Last edited by neonknight; 2018-04-18 at 09:57 PM.

  3. #3
    Join Date
    Jul 2006
    Location
    North west England
    Posts
    134
    Thanks
    1
    Thanked 0 Times in 0 Posts

    Default

    Quote Originally Posted by neonknight View Post
    I started discussing Hyde Park with John ‘Hoppy’ Hopkins in the spring of 2004. He explained that he had 2 reels of monochrome, mono sound, half inch videotape of the Floyd in the Park 1970 but had no machine to play them on, even if they were in a condition to play (the format being SonyCV2100, 625 lines).

    A discussion started about how I could assist with the transfer. Hoppy wished to negotiate but I was wary of spending a lot of money on something that could turn out to be nothing at a time when I had a newborn in the house. As Hoppy explained, we had to be prepared at best for a result that was technically mediocre because:
    (a) the signals decay over the years
    (b) they weren’t good quality or stability to start with.

    The obvious person to transfer the tapes was Lucy Reeve in Ealing. Lucy would use her type 2100 VTR to check playback on her premises. Hoppy assumed that the tapes did not need heat treatment in order to play as other ones in his collection had been OK in the past. The tapes (I’m assuming that they no longer exist or have been lost) were nominal 20mins each and Hoppy thought were recorded on the same VTR, so assumed that if one played OK so should the other.

    Hoppy planned to spool the tapes end to end in advance on another half-inch machine to relieve any remaining stress before passing the tapes to Lucy. Playback of ancient tapes is always a bit of a step in the dark because they may shed a lot of coating making it necessary to stop the machine and clean the heads. At the time Hoppy believed they had been untouched for at least 30 years. They had been in his possession all that time.

    Transfer was to be to VHS with burned in time code (BITC) at the initial transfer stage and I own this tape. I collected my VHS on 3 February 2006 and paid a very small amount of money to help cover Hoppy’s costs.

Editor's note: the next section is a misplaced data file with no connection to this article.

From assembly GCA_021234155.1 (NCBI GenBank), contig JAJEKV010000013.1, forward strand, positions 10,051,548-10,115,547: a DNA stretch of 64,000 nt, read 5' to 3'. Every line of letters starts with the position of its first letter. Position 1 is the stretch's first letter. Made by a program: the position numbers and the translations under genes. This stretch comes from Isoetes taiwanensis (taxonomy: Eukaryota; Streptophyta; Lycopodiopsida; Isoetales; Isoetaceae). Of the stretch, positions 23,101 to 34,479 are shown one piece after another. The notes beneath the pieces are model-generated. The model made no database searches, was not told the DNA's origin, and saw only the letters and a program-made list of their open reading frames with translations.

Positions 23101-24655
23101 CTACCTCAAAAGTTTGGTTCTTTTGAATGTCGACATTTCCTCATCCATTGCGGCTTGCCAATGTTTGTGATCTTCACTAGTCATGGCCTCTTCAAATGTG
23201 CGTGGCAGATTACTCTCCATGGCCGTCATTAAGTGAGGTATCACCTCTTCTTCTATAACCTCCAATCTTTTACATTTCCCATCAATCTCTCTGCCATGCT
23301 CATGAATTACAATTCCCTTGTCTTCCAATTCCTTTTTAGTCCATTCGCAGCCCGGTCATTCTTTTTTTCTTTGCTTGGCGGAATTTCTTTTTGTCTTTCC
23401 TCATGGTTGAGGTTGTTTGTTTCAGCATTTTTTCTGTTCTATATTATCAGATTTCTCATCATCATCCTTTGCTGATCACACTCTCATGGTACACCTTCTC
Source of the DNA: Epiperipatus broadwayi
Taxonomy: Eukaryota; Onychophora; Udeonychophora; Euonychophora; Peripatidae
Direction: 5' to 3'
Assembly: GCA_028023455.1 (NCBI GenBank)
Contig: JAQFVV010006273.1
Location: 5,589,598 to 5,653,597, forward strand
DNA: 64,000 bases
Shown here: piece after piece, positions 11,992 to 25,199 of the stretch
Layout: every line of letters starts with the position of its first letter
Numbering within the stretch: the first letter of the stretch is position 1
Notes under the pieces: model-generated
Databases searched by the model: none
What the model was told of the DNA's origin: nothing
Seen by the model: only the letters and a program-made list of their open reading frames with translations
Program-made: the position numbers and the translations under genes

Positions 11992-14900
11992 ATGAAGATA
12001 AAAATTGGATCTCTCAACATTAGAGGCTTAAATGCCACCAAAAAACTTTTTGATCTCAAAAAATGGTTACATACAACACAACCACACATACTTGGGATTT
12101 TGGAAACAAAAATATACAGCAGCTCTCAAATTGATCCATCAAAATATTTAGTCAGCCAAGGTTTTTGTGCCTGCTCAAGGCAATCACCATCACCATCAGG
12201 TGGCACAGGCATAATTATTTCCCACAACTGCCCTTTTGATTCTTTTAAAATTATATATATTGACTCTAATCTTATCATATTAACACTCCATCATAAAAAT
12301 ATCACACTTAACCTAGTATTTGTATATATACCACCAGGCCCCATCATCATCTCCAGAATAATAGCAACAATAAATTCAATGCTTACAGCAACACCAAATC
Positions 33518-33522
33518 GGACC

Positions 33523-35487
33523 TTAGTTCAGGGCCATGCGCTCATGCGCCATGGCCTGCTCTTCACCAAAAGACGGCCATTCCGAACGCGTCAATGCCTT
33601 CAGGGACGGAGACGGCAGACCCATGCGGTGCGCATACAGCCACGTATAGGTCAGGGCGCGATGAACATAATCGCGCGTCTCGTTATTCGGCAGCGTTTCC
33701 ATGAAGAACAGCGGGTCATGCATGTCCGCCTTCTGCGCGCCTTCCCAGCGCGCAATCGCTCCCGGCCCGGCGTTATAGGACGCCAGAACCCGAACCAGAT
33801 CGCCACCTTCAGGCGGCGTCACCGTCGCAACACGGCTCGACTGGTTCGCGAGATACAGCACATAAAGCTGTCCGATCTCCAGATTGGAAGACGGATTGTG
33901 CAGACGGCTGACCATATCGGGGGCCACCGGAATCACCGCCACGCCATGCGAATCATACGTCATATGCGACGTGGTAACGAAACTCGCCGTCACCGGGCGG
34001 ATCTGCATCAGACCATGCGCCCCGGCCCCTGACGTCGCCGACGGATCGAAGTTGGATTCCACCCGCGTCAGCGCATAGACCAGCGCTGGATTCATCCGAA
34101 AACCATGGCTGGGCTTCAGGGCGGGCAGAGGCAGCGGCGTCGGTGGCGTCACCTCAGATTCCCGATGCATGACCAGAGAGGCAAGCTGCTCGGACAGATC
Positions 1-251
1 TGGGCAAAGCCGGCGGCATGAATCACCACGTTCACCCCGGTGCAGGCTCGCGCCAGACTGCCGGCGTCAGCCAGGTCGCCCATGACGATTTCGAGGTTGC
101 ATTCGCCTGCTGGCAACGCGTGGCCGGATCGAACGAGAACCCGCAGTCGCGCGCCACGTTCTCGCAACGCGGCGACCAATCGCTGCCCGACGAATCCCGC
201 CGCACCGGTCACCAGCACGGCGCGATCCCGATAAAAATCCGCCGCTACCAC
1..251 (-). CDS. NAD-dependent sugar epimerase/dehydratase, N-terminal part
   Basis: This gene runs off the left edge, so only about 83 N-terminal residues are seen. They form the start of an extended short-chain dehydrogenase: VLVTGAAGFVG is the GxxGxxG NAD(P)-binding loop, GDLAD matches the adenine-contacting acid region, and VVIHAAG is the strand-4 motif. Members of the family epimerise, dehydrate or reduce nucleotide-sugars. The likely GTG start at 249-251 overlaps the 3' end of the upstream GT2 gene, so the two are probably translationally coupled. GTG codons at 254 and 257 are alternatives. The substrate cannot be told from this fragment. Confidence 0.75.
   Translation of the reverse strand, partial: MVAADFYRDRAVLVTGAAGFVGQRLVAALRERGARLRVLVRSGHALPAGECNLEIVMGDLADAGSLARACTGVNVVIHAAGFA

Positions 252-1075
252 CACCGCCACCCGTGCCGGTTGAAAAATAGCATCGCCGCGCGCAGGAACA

Speaking to Hoppy over the phone after a debate started about the source with various collectors, he was very clear that the film was not made by Jack Moore. It was filmed by a German man employed by Hoppy's team - I forget his name. There were people filming on both sides of the stage and a big camera at the front of the stage in the centre. This seemingly much more sophisticated mounted camera with cameraman can be seen at one point in Hoppy’s film. The two cameramen in the rafters were not linked to the man in front of the stage. Hoppy borrowed the equipment for the film from Goldsmiths College. He was not present at the concert.

    In addition to my BITC VHS, Hoppy had the two tapes transferred to a single Betacam. This Betacam is likely to have been the direct or original source of the version of Atom Heart Mother that can be seen on The Early Years boxset.

    Of the transfers, about half is watchable and the other half has a lot of interference. The "good" footage has a more or less complete take of Atom Heart Mother.

    Hoppy sold a copy of the Betacam of Atom Heart Mother to documentary makers Endemol but they didn’t use it. His complete outlay on the transfer was about £200.

    I made a single rough copy of Hoppy’s VHS to DVD using rudimentary equipment which Hoppy then gave copies of to various fans. He was a generous man who always liked to help people whenever he could but also a shrewd businessman.

    Late on in Hoppy’s life various people put me under significant pressure to release a clean copy of the VHS here on Y. I wouldn’t relent because Hoppy was very clear that the film was his intellectual property. Hoppy contributed hugely to the Pink Floyd story and I believed that it was more important to honour his wishes than go for glory by sharing the film with everyone. As the years passed lots of people acquired copies of the DVD and excitement levels about it reached a crescendo. It was then let loose on the world.

    Thanks for your reply my fellow Floyd aficionado.

  4. #4
    Join Date
    Jul 2006
    Location
    Denmark
    Posts
    1,274
    Thanks
    94
    Thanked 818 Times in 20 Posts

    Default

    Quote Originally Posted by neonknight View Post